Judge looks at papers

Ontario’s Capital Markets Tribunal has stayed an enforcement action alleging fraud in the cannabis sector after finding that one of the respondents in the case couldn’t get a fair hearing without access to evidence that was ordered to remain confidential in an earlier ruling from the Ontario Securities Commission (OSC).

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In 2019, the OSC brought an enforcement action against three men — Silvio Serrano, Benjamin Ward and Peter Strang — and their companies, Canada Cannabis Corp. and Canadian Cannabis Corp. (CCC). The regulator alleged that they violated securities law by raising $3.2 million and US$8.8 million from investors, ostensibly to develop CCC’s operations, but that they allegedly “siphoned off more than $3 million” from the company.

Their conduct amounted to fraud and violated the public interest, the regulator alleged.

In 2022, the allegations against Ward and the corporate respondents in the case were settled. In that settlement, the companies agreed to be permanently cease-traded, while Ward was banned for six years and agreed to pay $10,000 in costs.

Now, the case against Serrano has been stayed after the regulatory tribunal held hearings on a motion from Serrano seeking an order that the OSC be required to disclose unredacted transcripts of a compelled interview with Ward that took place in 2018.

Those transcripts were ordered to be redacted in 2020 by an order from then-OSC vice chair Grant Vingoe, who is now CEO of the OSC.

At the time, Vingoe ruled that certain portions of the transcripts should be redacted — and that the order itself, its reasons and all of the materials filed in connection with the order should also be kept confidential.

When the OSC disclosed its evidence to the defence in the case, Serrano was provided with a redacted version of the transcripts of Ward’s interview. He then brought a motion seeking the unredacted transcripts.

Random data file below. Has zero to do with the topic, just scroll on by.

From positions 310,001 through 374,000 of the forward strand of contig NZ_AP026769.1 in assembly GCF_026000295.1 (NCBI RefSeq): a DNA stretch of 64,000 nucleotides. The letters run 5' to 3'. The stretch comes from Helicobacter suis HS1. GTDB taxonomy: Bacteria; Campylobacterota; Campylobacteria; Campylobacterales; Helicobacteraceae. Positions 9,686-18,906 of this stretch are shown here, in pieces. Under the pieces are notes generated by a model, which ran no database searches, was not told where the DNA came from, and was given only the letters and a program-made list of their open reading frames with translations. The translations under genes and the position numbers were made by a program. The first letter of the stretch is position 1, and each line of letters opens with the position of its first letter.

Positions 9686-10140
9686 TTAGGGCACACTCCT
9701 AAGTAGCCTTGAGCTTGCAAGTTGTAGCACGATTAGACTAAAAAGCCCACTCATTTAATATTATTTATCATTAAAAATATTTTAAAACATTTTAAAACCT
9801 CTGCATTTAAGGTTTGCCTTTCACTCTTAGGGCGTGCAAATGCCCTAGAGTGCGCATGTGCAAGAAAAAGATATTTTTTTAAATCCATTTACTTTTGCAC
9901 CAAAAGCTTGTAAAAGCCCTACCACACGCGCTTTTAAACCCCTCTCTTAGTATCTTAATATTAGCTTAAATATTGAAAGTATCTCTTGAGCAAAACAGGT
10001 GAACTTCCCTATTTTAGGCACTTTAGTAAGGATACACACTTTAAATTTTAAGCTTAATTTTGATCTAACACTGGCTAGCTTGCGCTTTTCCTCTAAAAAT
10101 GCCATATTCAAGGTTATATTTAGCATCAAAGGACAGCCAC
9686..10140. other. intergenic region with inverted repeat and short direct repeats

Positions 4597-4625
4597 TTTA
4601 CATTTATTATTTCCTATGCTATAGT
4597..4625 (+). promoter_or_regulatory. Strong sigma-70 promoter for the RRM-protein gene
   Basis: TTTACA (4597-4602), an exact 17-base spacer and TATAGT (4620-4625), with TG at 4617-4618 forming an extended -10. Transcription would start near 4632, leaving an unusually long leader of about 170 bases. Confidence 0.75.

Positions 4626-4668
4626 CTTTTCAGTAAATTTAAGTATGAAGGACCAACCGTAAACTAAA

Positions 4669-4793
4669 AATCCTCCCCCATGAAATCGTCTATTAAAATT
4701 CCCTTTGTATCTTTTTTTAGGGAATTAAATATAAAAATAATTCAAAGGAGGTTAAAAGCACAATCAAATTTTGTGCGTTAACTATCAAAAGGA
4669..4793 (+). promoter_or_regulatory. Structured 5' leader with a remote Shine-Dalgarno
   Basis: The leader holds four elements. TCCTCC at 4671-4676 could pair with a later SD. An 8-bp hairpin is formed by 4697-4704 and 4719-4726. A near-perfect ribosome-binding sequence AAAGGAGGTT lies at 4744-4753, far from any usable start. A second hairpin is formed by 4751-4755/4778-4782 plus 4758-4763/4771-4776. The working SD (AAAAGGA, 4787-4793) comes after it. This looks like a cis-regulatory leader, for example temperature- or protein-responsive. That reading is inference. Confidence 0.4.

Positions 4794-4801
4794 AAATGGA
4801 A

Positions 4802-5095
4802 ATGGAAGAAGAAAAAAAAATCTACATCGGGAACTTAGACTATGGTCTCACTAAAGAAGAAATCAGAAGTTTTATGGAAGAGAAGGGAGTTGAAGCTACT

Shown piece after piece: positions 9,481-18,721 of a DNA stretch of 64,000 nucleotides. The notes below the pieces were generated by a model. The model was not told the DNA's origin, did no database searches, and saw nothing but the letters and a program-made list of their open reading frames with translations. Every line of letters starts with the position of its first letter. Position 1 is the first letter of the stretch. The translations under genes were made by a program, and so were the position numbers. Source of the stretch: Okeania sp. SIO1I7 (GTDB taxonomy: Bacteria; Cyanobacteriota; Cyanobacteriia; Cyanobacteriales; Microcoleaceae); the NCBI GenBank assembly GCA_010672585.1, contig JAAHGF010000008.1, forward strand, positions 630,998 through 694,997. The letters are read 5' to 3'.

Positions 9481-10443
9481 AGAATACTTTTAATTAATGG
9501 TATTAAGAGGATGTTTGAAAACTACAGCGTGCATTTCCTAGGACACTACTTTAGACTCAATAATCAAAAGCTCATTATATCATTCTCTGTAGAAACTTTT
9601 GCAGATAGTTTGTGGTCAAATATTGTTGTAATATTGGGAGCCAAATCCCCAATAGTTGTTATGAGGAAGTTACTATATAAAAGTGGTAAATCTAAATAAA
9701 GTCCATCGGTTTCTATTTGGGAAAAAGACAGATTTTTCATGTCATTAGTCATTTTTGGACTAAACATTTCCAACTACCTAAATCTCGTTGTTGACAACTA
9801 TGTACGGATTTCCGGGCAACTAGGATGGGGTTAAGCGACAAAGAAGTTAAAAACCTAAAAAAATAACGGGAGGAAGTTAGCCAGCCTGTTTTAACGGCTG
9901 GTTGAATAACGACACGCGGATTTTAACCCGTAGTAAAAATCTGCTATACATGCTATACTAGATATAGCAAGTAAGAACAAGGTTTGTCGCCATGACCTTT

However, the tribunal has now concluded that the information covered in those redactions must be kept secret. At the same time, that information would be important to Serrano in mounting a defence of the allegations against him.

As a result, it ruled that it would be an abuse of process to proceed with the hearing against Serrano without the prohibited disclosure, so it ordered the case stayed.

“In this case, we are satisfied there is a reasonable possibility that the non-disclosure of many of the redactions in the Ward transcripts will significantly impair the right of the respondents to make full answer and defence,” the panel said in its reasons.

“The respondents could reasonably use the redacted information in making important decisions that would affect the conduct of their defence,” it said.

Yet, the earlier order clearly prohibits disclosure of the redacted portions of the transcripts, and the tribunal found that the original reasons for ordering the redactions haven’t changed.

“No new material facts have come to light that would undermine the vice-chair’s reasoning or the conclusion he reached,” the panel said.

While OSC staff could have dropped the case, given the evidence disclosure problem, the tribunal noted that it “remains steadfast in its intention to proceed against the remaining respondents.”

As a result, it concluded that it had to take the extraordinary step of staying the proceedings against Serrano.

“We appreciate that a stay of a proceeding is a most drastic remedy of last resort and that the public has a great interest in having serious allegations determined on the merits. However, requiring Serrano to proceed without disclosure of the redacted material would cause him actual prejudice,” it said.

“The ongoing unfairness to Serrano justifies a stay of the proceeding against him,” it concluded.